The city of Assen is setting its sights on becoming a vibrant student city. This ambition was one of the key points presented by the Assen municipality during the annual Promotion Days (Promotiedagen) at Martiniplaza in Groningen. “Such an ambition has been around for some time, but we in Assen have been too modest about it,” city alderman Martin Rasker was quoted by broadcaster NOS as saying.
The goal of becoming a bustling student city is part of the ‘Asser Ambition Agenda’ of the capital of Drenthe. The agenda also includes aspirations regarding employment and housing development beyond 2030. “We already have a housing deal with the national government, but I want to add something to that. If we can secure 5,000 jobs, then we can also build 10,000 homes,” Rasker’s colleague, alderman Cor Staal, stated two weeks ago on the Radio Drenthe program Cassata.
Not a second Groningen, but a complementary hub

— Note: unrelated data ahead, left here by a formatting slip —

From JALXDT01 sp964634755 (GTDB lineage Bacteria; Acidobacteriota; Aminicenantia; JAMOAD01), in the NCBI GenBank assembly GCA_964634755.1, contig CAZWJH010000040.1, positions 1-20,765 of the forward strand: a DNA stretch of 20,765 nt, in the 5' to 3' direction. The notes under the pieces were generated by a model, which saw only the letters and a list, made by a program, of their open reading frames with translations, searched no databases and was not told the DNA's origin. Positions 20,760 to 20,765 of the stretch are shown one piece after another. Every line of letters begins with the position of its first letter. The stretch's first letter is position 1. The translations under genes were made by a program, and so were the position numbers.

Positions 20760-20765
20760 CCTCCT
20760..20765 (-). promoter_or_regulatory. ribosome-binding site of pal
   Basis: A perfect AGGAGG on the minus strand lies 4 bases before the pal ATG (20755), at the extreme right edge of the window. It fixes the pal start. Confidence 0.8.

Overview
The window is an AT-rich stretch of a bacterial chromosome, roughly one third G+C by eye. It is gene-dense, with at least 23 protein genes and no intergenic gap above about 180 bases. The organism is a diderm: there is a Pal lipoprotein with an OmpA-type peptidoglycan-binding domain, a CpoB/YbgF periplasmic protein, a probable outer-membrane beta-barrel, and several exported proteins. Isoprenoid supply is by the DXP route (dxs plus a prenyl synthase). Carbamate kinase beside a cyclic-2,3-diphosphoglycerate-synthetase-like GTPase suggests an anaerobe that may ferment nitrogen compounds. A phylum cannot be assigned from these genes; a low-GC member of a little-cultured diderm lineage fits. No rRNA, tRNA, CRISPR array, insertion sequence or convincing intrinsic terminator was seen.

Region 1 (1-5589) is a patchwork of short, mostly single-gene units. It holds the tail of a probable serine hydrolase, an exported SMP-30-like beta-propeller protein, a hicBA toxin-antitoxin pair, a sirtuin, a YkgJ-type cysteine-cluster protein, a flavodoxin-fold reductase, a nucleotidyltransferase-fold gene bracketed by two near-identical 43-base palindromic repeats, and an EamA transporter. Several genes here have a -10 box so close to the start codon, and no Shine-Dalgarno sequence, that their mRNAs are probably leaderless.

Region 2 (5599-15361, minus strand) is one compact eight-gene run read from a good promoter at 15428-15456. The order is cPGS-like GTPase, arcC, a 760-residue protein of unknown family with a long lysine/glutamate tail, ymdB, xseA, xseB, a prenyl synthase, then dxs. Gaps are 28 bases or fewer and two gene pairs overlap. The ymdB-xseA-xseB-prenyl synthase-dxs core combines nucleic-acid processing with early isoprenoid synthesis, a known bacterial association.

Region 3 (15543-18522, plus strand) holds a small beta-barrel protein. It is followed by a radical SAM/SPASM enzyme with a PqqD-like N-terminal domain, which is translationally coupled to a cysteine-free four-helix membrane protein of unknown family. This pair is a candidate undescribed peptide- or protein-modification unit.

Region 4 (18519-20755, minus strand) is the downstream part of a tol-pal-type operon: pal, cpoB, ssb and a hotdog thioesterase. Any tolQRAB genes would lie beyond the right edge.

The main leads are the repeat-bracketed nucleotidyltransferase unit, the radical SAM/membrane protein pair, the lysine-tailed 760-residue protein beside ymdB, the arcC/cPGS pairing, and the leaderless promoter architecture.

To achieve that goal, a large number of students need to move to Assen. “We are not aiming to become another Groningen; that’s too ambitious,” Rasker emphasizes. “There is, of course, a strong connection between the two cities. Assen can provide housing solutions for many students, serving as an overflow from Groningen. We also want to grow on our own with a range of new educational offerings. There is interest from educational institutions, but that will take years.”
Beyond education: Cultivating a vibrant atmosphere
To attract those students to Assen, the city’s strategy doesn’t solely involve expanding educational offerings; it also focuses on creating a lively hospitality scene. “Efforts are underway, and we already have a beautiful square. The hospitality industry is developing at an increasing pace, acting as a catalyst that impacts other aspects. We are also contemplating extending opening hours,” Rasker explains.
As for the potential student campus, the municipality envisions it on the grounds of the Johan Willem Friso barracks. The barracks site on the edge of the center will shrink in the coming years, and the city is seeking a new purpose for the buildings that the Ministry of Defense will no longer use.
Rasker is aware that Assen has a long way to go before it can become a real student city. “But we are determined to achieve this goal. We are working on it together with the educational institutions, the business community and the residents of Assen,” he says.